he's talking to those of us who are realizing that just because something is normal or majority (even/especially in the christian community)that doesn't mean it is right, fulfilling or biblical.
he focuses on the topics of time, money, relationships, sex, and values. he feels like in those areas as americans, we have stopped aiming towards right or biblical and our goal has just become normal. is that true? i kind of feel like it is. it's killing us, i think. and everyone seems too busy to be happy, myself included.
so far the book is great. really challenging. i suggest it. let me know your thoughts if you decide to read it or already have.
anyway, i wanted to share a piece that got me from the section about money. specifically about being rich.
we must go from the normal mindset about money and wealth to a radically weird view: gratitude for all we have and stewardship of its use for the good of all. this shift requires us to break out of our usual consumer framework and place ourselves within a global perspective. if you earn thirty-seven thousand dollars a year, you are in the top 4 percent of all wage earners alive today - certifiably rich by anyone's definition. if you make forty-five thousand dollars a year or more, you are in the top 1 percent of wage earners in the world. in order to honor god with your wealth, you have to admit that you are rich. most people won't do that. it's not normal.
i'm thinking a lot about this and practicing it. saying "i'm rich". i said it to my mom yesterday. it feels weird at first but it's true. i am. you probably are.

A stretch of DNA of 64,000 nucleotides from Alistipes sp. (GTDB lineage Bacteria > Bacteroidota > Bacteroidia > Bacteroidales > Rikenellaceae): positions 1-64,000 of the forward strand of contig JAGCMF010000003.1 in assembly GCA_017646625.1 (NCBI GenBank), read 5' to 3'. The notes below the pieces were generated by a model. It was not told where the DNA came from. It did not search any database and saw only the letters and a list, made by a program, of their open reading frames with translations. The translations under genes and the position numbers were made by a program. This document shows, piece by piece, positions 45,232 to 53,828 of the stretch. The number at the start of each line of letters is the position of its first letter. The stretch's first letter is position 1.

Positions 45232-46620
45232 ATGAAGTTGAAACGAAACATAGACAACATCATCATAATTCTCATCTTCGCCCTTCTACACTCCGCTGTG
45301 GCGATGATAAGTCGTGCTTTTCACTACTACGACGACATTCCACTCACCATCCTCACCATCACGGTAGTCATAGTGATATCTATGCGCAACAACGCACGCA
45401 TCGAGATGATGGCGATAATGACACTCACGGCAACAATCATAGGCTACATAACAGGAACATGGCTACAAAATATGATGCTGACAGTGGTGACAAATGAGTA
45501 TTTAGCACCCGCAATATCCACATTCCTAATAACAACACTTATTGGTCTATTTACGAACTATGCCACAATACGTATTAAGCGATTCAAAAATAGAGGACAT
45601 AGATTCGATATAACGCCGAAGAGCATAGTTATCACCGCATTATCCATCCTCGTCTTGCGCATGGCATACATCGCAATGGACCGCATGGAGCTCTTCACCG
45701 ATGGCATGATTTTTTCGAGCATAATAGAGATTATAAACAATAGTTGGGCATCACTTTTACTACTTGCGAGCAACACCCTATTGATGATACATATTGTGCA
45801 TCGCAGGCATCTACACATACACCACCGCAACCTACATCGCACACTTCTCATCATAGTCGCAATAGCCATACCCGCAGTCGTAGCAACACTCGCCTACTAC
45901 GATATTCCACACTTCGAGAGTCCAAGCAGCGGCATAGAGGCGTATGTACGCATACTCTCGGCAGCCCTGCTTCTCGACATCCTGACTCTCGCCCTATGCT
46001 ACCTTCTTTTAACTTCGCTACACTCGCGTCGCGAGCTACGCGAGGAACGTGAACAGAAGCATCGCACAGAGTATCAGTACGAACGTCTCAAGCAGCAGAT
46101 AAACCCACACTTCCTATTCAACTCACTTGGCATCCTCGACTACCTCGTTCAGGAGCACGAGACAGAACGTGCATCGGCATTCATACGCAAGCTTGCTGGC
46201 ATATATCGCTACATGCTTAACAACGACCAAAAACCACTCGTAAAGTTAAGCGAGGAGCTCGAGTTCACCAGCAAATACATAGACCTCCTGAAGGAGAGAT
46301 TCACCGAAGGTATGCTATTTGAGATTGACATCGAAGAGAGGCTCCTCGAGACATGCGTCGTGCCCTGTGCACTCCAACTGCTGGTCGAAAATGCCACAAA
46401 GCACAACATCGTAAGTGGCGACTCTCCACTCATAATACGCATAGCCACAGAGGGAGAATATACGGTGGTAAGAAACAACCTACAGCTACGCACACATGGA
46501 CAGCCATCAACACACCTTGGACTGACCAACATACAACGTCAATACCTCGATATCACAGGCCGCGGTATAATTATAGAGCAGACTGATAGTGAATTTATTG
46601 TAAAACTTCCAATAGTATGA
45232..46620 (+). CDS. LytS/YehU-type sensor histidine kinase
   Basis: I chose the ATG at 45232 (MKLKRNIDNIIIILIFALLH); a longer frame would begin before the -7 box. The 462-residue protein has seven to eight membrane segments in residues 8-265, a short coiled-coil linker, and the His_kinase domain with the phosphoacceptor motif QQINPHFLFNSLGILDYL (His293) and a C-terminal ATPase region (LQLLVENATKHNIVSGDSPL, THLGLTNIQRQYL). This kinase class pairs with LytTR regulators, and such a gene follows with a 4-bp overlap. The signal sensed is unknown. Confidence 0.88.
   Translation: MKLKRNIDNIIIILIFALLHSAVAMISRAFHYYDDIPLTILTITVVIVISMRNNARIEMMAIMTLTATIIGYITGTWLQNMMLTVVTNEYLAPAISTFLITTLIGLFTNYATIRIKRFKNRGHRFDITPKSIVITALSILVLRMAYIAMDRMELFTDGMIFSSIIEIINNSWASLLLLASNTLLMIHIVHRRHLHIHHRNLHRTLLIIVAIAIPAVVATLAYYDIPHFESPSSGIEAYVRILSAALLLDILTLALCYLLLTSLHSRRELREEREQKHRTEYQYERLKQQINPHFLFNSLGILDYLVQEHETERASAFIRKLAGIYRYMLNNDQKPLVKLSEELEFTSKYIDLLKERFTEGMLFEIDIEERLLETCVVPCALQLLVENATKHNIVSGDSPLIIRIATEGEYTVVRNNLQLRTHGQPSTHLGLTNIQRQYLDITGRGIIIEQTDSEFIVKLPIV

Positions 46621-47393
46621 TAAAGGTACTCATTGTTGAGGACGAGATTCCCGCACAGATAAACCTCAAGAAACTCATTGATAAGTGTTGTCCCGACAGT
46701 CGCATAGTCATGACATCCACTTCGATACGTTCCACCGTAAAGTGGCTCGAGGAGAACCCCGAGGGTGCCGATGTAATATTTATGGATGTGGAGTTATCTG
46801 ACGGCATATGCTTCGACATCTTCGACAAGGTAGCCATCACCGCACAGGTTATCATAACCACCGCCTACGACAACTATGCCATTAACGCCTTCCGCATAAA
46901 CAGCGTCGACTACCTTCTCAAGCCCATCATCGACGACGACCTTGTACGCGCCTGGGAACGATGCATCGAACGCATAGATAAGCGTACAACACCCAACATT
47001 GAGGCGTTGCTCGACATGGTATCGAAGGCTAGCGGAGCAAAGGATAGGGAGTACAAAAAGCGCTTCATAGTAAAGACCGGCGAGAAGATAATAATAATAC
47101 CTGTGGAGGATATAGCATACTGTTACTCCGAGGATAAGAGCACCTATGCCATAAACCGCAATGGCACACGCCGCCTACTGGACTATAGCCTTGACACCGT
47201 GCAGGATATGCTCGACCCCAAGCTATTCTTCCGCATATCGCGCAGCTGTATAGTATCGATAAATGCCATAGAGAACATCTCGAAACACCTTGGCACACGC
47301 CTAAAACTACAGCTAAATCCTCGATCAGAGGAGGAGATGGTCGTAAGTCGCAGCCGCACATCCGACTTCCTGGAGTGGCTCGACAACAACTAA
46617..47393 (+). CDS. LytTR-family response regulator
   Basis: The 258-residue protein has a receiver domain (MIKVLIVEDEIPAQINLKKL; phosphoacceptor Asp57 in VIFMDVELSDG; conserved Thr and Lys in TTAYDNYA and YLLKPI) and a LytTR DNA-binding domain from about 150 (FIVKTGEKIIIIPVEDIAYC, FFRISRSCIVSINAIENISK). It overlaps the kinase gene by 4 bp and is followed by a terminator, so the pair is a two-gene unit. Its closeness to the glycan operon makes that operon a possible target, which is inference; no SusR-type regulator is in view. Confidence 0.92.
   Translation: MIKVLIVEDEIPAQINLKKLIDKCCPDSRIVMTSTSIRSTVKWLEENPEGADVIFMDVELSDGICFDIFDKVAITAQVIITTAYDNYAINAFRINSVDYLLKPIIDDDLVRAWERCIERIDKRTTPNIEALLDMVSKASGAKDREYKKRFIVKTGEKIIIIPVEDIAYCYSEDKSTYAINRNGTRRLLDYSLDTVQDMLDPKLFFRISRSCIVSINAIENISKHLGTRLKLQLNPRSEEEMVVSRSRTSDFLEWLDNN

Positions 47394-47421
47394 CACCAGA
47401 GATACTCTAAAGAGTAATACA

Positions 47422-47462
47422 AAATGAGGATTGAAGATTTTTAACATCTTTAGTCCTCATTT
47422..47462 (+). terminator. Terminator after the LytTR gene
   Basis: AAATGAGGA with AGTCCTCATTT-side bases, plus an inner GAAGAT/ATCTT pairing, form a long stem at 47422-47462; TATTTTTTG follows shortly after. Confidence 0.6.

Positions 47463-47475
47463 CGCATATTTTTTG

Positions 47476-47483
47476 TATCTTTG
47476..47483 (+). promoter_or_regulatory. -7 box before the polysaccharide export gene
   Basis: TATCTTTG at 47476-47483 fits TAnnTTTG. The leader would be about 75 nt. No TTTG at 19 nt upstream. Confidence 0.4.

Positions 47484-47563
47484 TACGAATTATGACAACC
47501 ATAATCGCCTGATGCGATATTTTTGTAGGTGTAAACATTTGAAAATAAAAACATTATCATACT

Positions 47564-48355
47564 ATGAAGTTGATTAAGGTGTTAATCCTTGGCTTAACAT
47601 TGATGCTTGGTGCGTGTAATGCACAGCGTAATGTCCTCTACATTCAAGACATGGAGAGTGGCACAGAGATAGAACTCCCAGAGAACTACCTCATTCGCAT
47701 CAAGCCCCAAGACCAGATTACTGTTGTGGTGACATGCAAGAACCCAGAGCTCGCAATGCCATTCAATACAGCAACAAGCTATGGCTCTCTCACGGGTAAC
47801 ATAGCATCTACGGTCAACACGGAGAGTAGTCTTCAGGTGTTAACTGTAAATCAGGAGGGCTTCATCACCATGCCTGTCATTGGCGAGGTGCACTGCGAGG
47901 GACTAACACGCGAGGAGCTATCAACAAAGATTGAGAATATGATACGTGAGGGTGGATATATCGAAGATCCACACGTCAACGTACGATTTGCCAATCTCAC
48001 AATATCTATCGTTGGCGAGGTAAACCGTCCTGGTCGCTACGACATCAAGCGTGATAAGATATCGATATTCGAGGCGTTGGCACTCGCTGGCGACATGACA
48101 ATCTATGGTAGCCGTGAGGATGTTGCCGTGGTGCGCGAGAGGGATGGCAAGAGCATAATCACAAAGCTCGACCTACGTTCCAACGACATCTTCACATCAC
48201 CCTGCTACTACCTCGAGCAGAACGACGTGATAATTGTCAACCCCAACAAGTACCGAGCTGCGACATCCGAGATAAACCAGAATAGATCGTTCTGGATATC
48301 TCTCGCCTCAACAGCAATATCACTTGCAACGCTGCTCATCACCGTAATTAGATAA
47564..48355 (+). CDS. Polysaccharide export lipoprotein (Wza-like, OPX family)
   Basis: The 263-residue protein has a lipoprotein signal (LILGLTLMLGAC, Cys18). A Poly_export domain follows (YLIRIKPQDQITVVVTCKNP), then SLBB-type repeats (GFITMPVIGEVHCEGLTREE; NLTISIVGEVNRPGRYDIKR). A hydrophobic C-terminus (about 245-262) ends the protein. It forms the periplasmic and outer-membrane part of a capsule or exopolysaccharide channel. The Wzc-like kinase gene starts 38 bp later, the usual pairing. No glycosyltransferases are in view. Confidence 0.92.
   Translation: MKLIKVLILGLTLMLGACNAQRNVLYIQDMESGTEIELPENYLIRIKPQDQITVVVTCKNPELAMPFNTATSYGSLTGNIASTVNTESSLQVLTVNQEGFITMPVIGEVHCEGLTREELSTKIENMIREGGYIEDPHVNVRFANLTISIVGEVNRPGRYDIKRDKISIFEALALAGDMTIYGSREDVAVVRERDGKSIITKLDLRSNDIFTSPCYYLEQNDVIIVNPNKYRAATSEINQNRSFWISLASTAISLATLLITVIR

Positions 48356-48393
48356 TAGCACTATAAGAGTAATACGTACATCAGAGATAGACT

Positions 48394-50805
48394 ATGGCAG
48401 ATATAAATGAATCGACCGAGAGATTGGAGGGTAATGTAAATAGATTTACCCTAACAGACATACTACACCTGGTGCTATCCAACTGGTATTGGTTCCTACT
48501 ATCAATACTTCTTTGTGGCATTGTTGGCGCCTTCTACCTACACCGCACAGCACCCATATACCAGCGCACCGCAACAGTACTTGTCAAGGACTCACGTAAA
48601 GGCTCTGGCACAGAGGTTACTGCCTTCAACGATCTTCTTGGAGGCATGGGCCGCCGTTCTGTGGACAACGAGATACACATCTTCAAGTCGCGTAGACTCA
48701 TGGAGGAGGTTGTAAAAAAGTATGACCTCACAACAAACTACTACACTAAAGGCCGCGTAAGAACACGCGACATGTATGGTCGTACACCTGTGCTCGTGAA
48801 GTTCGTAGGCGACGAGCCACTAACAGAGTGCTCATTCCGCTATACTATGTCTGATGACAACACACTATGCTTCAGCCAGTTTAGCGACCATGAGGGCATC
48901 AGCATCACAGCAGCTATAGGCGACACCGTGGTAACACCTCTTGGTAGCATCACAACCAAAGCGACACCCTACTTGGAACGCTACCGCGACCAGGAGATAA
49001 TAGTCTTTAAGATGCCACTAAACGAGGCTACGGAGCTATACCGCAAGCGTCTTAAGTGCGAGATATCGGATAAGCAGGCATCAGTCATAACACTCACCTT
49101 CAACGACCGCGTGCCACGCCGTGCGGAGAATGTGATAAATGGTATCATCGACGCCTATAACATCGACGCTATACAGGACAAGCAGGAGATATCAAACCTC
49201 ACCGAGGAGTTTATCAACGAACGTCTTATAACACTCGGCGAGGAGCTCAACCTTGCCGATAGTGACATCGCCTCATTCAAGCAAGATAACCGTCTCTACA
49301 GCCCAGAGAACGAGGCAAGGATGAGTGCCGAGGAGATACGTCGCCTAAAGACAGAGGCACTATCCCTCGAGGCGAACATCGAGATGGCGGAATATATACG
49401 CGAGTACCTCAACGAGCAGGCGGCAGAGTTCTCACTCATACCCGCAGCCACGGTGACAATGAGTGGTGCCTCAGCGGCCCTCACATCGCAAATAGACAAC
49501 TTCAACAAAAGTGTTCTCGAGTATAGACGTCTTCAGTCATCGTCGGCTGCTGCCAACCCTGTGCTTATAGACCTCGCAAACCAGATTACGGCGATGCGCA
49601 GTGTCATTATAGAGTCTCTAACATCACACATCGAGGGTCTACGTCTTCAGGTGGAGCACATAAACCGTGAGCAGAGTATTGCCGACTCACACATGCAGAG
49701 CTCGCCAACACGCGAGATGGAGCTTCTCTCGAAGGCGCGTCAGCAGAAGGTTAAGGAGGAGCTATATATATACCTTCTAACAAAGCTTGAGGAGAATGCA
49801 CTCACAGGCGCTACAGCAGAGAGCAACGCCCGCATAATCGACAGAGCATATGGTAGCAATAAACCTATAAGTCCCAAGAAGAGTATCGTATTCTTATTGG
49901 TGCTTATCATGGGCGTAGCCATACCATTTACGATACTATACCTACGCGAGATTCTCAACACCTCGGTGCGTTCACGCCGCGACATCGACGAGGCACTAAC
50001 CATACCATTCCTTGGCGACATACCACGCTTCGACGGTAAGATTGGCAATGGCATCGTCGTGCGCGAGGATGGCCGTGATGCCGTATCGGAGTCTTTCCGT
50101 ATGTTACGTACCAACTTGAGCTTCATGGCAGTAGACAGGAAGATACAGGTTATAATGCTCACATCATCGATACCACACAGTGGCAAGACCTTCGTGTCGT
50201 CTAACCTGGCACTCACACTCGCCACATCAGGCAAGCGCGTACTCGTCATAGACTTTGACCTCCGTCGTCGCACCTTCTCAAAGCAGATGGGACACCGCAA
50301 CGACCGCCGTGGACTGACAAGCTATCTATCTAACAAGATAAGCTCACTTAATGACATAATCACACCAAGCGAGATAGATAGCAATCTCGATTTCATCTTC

then he goes on to talk about giving and its really great. he talks about spontaneous, strategic and sacrificial givers. i want to be a sacrificial giver.
like the dad gum believers in macedonia who paul says were "very poor" but their joy "overflowed in rich generosity". that doesn't even make sense! they "begged" paul for goodness sake to share their gift with the jerusalem church! what in the world? that is sacrificial giving. the thing is, i can't imagine that they were sitting around thinking about what it would look like in their lives if they gave in this weird way. it was an impulse. a reflex. i want to learn to give like this. like a stupid idiot. like i truly believe that it is more blessed to give than receive. like i would be happier giving than getting.
the only way to learn that is to do it. pray for me as i do.
a quote to end with:
sure, it's weird to believe that it's more blessed to give than to receive. but it's also the most life-giving, eye-opening truth about money that we can ever learn. do whatever you have to do to make your eyes generous.